This Week in Student Loans: March 13March 13, 2020
Last Updated on December 4, 2020
Please note: Education Loan Finance does not endorse or take positions on any political matters that are mentioned. Our weekly summary is for informational purposes only and is solely intended to bring relevant news to our readers.
This week in student loans:
- Low Rates Create Big Opportunity To Refinance Student Loans
- Senate Rejects DeVos Rule Restricting Aid for Defrauded Students
- Treasury Secretary Mnuchin Considers Suspending Student Loan Payments Amid Coronavirus
- An Overwhelming Majority of Millennials Surveyed Regret their Student Debt
Low Rates Create Big Opportunity To Refinance Student Loans
According to Forbes, the Federal Reserve’s recent decision to cut interest rates in response to growing concerns about the economic impact of the coronavirus could be favorable for student loan borrowers, particularly those with significant student loan debt, such as dentists and doctors.
Senate Rejects DeVos Rule Restricting Aid for Defrauded Students
On Wednesday, the United States Senate voted to reject a student loan rule proposed by Education Secretary Betsy DeVos that would have changed how defrauded students sought relief. The bill reverses DeVos’ new rule on how her department processes debt relief claims made by students who had been defrauded by mainly for-profit colleges that were deemed predatory.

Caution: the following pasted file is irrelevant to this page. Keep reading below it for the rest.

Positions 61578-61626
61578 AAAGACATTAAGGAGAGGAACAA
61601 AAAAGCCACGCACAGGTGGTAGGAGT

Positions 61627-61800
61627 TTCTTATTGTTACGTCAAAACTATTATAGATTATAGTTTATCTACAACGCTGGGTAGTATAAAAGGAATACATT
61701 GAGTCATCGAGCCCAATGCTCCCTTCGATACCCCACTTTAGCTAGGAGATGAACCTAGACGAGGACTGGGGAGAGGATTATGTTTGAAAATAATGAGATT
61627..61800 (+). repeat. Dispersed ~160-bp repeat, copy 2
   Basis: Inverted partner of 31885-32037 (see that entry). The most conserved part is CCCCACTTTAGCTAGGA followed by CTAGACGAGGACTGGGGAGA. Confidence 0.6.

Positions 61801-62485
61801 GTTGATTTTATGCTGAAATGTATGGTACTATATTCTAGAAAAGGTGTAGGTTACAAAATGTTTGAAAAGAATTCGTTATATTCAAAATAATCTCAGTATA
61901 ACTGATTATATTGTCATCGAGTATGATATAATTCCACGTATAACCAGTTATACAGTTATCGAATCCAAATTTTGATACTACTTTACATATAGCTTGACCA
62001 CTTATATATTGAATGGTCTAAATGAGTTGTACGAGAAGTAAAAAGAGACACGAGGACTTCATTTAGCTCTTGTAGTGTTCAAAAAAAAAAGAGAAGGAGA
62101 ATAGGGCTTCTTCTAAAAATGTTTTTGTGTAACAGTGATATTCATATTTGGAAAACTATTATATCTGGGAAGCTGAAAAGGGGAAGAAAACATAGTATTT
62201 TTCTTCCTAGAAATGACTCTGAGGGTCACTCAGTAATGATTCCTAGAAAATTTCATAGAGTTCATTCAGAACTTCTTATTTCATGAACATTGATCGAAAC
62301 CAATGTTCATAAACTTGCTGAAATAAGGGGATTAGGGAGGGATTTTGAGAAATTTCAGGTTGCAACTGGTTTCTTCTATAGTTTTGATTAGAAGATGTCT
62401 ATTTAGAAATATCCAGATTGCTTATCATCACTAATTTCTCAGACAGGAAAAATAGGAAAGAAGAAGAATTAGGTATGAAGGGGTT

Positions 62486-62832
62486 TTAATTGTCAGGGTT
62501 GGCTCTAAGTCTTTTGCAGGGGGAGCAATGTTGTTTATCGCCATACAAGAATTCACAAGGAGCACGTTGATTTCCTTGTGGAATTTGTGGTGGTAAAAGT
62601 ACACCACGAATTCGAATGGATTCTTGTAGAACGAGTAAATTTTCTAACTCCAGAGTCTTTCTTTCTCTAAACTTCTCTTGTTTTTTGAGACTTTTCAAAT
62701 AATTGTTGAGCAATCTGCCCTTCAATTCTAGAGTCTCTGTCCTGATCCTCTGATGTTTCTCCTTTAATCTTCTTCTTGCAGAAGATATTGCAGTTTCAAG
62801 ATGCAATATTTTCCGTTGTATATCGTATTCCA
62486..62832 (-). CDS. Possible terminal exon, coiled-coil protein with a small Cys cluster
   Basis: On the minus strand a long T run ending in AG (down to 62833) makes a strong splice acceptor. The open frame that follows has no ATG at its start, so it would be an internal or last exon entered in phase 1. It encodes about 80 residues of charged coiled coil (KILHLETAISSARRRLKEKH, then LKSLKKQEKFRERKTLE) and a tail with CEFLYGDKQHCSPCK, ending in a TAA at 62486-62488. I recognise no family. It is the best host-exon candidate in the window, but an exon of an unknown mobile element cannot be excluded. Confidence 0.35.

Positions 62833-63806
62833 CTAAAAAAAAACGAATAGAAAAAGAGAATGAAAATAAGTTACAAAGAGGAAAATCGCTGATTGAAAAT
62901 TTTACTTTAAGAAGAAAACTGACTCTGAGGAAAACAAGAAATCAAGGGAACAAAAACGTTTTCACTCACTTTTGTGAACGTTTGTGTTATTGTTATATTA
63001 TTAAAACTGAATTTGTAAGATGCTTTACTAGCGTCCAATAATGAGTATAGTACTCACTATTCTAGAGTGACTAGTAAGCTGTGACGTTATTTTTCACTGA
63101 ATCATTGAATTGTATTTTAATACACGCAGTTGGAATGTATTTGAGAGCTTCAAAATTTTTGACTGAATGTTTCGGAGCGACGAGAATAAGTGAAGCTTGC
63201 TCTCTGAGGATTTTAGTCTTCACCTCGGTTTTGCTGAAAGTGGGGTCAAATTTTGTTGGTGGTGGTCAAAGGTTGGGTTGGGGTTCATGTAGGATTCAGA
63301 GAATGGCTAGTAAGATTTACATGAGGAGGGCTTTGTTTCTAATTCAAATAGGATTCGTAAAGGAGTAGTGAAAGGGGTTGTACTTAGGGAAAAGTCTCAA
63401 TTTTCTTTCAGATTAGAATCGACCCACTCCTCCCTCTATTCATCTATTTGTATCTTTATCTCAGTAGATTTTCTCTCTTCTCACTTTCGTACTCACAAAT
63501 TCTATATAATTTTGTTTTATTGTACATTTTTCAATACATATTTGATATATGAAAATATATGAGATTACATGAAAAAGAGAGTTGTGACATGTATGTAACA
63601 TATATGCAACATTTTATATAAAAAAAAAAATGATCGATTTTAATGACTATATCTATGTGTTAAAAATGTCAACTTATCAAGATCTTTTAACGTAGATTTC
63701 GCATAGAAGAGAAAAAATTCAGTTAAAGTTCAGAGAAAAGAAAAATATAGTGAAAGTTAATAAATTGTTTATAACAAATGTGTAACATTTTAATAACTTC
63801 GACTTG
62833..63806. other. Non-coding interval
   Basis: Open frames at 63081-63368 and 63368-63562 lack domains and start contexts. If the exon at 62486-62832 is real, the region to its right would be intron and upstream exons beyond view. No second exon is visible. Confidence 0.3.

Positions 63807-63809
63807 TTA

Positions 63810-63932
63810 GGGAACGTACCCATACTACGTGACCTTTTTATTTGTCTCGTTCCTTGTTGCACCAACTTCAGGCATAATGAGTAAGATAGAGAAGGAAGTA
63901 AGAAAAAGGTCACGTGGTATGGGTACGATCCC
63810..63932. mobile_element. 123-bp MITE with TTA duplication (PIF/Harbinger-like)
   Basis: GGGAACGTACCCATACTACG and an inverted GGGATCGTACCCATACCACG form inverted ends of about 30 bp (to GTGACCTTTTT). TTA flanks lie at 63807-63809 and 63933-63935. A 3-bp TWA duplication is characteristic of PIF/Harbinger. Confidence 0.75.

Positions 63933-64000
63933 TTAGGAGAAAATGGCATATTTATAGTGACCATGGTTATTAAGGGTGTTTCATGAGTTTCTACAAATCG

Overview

Source: Yahoo Finance
Treasury Secretary Mnuchin Considers Suspending Student Loan Payments Amid Coronavirus
On Friday, Treasury Secretary Steven Mnuchin said that the Trump administration is considering suspending people’s student loan payments as part of a larger strategy to mitigate the potential economic consequences of the coronavirus.
An Overwhelming Majority of Millennials Surveyed Regret their Student Debt
According to a survey from Business Insider Intelligence, only 15% of millennials with student loan debt don’t regret their student debt. The survey also found that many millennials overestimated the salary of their first post-grad job, thinking they’ll be able to afford monthly payments.
Source: Business Insider
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